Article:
James Ensor (1860-1949), the Baptême de Masques, about 1925-30, oil on canvas, 60 X 70 cm, estimate between 300,000 and 500,000 euro, lot 404 of Vienna’s Dorotheum auction of May 31st – www.dorotheum.com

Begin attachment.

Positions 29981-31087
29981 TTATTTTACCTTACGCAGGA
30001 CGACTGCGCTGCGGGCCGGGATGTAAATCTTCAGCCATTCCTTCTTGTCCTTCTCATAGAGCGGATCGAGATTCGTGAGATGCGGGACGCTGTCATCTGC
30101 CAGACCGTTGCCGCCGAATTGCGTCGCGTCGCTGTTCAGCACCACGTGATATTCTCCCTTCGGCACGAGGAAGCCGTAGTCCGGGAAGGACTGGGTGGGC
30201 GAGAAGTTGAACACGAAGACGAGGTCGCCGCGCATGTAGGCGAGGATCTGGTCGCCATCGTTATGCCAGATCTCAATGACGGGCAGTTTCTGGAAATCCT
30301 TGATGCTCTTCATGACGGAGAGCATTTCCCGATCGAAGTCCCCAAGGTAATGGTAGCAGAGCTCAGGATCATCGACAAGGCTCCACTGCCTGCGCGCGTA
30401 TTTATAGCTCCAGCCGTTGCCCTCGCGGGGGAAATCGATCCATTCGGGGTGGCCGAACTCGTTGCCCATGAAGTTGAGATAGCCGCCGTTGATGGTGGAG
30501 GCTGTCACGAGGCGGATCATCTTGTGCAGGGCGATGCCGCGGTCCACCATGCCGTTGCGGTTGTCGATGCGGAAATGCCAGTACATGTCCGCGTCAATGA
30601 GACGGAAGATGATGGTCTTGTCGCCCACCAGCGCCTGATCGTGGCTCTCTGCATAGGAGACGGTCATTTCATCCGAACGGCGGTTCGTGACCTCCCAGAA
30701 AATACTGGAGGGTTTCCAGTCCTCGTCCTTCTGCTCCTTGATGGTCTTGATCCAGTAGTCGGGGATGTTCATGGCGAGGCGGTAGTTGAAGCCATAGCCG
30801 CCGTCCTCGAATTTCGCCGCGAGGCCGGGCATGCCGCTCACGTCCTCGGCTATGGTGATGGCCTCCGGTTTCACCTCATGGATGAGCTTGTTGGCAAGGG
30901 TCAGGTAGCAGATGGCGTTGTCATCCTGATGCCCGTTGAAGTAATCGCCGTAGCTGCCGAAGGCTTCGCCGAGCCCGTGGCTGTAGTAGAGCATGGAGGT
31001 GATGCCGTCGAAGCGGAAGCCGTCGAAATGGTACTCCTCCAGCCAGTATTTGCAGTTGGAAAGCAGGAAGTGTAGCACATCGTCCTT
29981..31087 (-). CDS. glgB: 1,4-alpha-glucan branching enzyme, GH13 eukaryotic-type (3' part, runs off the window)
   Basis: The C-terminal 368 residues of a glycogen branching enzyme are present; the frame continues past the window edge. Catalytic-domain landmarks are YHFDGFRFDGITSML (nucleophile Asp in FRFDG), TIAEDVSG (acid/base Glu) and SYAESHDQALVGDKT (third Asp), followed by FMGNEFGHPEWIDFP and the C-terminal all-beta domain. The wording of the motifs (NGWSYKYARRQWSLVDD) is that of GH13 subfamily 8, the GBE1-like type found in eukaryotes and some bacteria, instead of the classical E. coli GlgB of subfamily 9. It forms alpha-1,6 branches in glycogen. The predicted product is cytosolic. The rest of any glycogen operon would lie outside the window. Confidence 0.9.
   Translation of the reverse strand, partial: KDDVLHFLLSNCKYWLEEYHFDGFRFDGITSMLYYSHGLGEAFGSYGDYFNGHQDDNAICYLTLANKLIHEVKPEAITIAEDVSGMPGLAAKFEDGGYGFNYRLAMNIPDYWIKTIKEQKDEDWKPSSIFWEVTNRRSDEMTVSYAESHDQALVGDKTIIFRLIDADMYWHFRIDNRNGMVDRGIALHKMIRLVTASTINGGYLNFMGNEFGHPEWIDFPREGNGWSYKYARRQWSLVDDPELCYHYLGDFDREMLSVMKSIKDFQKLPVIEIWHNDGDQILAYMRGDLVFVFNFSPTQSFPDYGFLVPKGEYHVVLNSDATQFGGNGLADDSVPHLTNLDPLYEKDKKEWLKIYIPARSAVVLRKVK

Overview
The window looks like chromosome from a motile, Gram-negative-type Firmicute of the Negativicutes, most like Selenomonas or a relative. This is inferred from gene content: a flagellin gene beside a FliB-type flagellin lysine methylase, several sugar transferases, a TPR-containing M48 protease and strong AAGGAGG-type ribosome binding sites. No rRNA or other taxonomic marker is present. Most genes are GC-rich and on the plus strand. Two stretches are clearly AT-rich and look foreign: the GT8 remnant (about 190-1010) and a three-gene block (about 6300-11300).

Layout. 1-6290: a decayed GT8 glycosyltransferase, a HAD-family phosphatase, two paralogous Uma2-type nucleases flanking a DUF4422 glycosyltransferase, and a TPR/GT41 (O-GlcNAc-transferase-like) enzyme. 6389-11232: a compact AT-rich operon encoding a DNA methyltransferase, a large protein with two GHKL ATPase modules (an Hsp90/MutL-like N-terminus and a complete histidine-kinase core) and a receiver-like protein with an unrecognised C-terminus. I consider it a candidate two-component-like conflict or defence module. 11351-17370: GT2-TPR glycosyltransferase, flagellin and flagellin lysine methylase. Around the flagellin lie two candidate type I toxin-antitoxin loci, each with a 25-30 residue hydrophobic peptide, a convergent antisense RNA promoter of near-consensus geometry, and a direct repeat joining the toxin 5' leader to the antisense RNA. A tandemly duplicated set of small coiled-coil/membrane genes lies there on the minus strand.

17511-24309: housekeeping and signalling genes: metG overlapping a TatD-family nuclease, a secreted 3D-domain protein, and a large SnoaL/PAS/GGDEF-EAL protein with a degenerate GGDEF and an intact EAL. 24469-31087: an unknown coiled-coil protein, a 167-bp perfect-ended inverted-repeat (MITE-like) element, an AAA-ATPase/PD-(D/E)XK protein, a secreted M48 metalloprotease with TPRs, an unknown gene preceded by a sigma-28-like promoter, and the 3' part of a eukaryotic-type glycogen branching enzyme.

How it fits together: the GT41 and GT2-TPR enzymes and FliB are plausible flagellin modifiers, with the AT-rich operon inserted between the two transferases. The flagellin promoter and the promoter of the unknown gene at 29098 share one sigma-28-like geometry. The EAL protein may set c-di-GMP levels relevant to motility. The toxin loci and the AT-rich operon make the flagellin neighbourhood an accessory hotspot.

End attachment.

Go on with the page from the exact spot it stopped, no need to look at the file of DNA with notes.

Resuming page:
This painting was recently discovered at the home of a collector related to the family of Simone Breton, a gallery owner who back in the day used to exhibit many surrealists and was the first to buy the work. After being previewed in Brussels in early May, it will be auctioned in Vienna on the opening day of the intense sales session running from 31 May to 3 June next. Its theme is one of the favourite subjects of the Ostend-born artist who grew up in a world filled with an “inextricable jumble of miscellaneous objects”. His family owned a souvenir and curiosity shop populated by shells, sumptuous lace, stuffed rare fish, old books, engravings, and vintage weapons. Masks and skeletons were not much of a leap. Ensor included them in his paintings from 1883. From 1887, the year when both his father and grandmother died, these motifs took an ever more prominent role in his work. The artist even added them to previous paintings. Such imagery conjured up not only the curious atmosphere of his family’s shop and the carnival tradition of Ostend, but it was also symbolic. They transcended reality by accentuating and hiding it. While masks hid and highlighted a reality whose ugliness and cruelty the painter found unbearable, skeletons revealed the world’s vanity and absurdity. When Ensor created this amazing masquerade, he was inspired by a family photograph kept at the Royal Museums of Fine Arts of Belgium. The protagonists include members of the Nahrath family, Ernest Rousseau Jr., and James Ensor dressed in a hussar’s husby. The other two characters remain unidentified to date. This painting epitomizes Ensor’s signature style: a mother-of-pearl colour palette intensified by light, a thirst for modernity, the painter’s self-portrait as a mere marionette in a masquerade, and the use of masks to obscure reality. Masks which kept haunting the artist’s inner world, since he produced a second version as early as 1891 with the title Réunion de masques (Mascarades). Two later versions of Baptême des Masques, 1891 exist, one of which is listed and dated “1937”. The fate of the painting auctioned by the Dorotheum will be known at the very end of May.